DT: What have you learned?
BS: One of our mantras for Barry’s Events, especially at the Brandywine Festival and the ice cream festival, is that the vendors, the people who are exhibitors, whether they’re artists … they’re my customer. They are just as important to me as the people who walk through the door. Because if your treat your vendors properly… They know I can’t predict the weather. But if they’re treated properly, they become your partners. They’re in it with you. They’re not just somebody who fills up space. My job is to help them make a living. If I do the right amount of promotion and planning, it’ll just make their job easier.
I’ve been really pleased with local companies who have come out to sponsor us. The car dealers—in particular Matt Slap Subaru, who is there for me every time I have an event. WSFS Bank not only sponsors the arts festival, they provide some of the best volunteers I’ve ever had.
This year we’re dealing with Benjamin Franklin Plumbing and WDEL-WSTW radio. I’m not saying this because you work for Delaware Today, but every time I call Delaware Today, they say, “What can we do to make it work?” I’ve never seen it happen so quickly here in Delaware. Every media outlet is open to help. Because it’s win-win.

DT: I see you have a Facebook page and you’re dialed in with your smartphone. But when you started networking in the ’70s, there was none of that.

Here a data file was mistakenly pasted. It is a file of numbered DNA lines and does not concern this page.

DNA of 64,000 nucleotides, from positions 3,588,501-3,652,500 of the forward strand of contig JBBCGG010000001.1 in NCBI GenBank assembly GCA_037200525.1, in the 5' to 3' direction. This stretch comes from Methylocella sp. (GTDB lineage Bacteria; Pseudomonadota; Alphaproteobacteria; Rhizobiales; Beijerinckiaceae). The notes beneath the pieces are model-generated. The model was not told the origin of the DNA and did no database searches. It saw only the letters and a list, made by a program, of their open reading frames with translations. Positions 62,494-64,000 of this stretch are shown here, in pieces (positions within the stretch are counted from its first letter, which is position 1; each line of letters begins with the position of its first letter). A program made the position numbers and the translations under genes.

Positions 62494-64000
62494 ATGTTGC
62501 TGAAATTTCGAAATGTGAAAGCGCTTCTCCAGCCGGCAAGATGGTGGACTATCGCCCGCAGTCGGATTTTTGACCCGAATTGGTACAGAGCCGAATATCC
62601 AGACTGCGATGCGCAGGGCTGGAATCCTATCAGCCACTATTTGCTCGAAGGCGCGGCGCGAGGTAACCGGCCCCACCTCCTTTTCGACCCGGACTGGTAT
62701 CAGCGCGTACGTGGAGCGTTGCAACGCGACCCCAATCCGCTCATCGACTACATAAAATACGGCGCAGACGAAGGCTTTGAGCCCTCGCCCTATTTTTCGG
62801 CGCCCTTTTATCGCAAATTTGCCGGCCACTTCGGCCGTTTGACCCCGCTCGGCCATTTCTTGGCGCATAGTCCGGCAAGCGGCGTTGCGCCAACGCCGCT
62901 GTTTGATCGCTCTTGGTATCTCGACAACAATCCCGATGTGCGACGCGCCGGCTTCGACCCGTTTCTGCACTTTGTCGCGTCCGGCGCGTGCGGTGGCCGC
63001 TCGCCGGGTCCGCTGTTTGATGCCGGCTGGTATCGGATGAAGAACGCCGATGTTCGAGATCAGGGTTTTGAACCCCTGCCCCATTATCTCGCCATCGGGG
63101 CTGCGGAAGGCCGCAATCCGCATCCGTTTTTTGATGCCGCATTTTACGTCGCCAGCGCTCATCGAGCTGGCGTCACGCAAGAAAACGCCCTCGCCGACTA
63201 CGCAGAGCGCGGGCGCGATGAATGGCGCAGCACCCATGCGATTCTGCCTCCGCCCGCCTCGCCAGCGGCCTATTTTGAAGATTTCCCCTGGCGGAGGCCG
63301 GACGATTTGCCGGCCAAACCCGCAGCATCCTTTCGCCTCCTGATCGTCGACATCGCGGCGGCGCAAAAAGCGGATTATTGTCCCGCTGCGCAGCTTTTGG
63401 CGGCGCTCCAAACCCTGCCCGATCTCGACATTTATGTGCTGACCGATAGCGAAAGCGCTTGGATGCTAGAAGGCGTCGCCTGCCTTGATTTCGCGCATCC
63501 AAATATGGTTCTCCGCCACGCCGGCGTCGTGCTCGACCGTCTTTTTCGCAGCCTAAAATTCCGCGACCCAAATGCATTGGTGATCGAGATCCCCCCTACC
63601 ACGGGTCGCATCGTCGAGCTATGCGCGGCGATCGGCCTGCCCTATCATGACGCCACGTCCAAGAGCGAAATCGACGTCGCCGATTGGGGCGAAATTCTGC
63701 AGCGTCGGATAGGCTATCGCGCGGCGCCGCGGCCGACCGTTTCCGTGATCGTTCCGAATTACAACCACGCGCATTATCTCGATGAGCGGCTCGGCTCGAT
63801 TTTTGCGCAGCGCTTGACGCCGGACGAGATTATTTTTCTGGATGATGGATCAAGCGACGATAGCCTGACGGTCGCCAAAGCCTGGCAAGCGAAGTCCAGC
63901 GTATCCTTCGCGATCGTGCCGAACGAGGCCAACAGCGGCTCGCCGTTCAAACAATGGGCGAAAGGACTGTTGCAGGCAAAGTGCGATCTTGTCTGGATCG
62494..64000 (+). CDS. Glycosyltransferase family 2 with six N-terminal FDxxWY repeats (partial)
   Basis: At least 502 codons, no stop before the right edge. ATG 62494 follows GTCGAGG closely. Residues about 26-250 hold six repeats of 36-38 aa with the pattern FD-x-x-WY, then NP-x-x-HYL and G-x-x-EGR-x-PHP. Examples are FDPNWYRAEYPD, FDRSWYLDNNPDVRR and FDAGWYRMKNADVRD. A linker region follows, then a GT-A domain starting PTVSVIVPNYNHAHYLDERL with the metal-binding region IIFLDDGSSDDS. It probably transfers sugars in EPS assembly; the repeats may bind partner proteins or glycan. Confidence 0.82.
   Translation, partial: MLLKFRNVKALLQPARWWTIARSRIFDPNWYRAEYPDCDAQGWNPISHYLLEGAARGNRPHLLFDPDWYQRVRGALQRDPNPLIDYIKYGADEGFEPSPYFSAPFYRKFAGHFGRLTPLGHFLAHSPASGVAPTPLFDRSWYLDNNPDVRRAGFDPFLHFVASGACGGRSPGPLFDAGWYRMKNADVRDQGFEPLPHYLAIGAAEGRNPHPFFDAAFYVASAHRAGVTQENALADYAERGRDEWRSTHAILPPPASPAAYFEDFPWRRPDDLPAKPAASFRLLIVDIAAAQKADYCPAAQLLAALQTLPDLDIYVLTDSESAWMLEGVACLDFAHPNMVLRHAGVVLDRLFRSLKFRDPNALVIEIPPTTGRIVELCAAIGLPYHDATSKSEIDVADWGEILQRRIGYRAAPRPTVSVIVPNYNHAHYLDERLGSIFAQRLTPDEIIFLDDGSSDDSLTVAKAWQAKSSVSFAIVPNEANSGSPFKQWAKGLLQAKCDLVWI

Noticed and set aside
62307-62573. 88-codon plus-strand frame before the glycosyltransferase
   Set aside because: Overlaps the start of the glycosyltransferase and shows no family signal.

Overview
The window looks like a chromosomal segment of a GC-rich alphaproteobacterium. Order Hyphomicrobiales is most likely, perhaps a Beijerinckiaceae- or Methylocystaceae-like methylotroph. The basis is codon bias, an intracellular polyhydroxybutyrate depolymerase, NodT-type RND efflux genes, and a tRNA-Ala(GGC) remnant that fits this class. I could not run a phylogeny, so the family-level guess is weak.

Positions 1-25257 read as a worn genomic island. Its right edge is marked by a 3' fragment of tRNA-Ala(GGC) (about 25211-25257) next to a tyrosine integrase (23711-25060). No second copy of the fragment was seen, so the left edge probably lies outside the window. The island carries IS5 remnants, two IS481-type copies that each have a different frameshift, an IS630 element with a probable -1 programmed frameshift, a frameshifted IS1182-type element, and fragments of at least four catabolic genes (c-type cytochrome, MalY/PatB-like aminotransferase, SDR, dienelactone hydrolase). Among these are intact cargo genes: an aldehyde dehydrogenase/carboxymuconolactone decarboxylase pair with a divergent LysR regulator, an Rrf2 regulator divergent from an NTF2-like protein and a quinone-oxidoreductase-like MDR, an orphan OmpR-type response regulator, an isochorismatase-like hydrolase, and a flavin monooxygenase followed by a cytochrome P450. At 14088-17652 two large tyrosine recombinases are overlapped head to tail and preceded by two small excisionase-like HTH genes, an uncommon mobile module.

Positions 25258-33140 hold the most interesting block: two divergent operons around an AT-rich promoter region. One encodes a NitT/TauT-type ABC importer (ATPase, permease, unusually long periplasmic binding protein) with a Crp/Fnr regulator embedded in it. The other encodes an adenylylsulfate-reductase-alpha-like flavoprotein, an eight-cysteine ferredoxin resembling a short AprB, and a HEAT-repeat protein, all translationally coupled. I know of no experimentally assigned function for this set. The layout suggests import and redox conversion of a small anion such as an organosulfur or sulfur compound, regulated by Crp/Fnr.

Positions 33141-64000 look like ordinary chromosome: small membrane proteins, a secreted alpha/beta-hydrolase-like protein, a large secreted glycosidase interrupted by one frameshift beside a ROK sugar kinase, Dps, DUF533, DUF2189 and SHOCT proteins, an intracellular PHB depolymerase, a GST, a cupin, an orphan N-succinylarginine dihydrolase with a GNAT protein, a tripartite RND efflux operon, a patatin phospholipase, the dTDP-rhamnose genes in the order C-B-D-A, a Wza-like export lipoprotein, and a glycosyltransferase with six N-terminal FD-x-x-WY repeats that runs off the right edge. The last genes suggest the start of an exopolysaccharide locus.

BS: It was all face-to-face, word of mouth, shaking hands. Going out… I still go out to a few networking events at night. But I do depend on social networking a lot. One of the best ways it helped the Brandywine Festival grow is the Facebook pages. The eblasts, Twitter. There are some social network mavens over the years who have been very helpful to me. Ken Grant, obviously. But the people who work with me—I’m learning words like dropbox and eblast and blogging. Social networking is key. We try to make our Web sites user-friendly.

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DT: It was neat to see that the ice cream festival was resurrected.
BS: At the beginning of this year we began to negotiate with New Castle County the idea of bringing back the ice cream festival. I talked to a few county people. We talked to Ciro Poppitti, who is now the register of wills, and I talked to a friend of my son’s who was a police officer, because I was interested in getting some numbers and history of what happened.
We finally met with the county, which told us that the last three years, 2004, 2005 and 2006, they did have records of the festival. And when Chris Coons got in office and saw how much money was being spent, which over those three years was probably close to $1 million, the county decided it had gotten too expensive and out of hand.
We decided that if we were going to bring it back, we were going to bring it back to its original roots. Our records indicated it started in the late 1970s as an old-fashioned picnic. And so that’s our mantra: It’s an old-fashioned ice cream festival at Rockwood. And we want to make it Delaware’s largest family picnic. So we decided to feature local dairies, not just one, but several dairies and ice cream retailers. We wanted to feature local restaurants so people like the Columbus Inn, Kid Shelleen’s, Moro, Eppy’s Bar-B-Que, Bella Vista Trattoria, Tutto Fresco – our goal was to bring in local restaurants and food vendors. We also added a wine bar and craft brew pub, which makes it kind of a fun thing.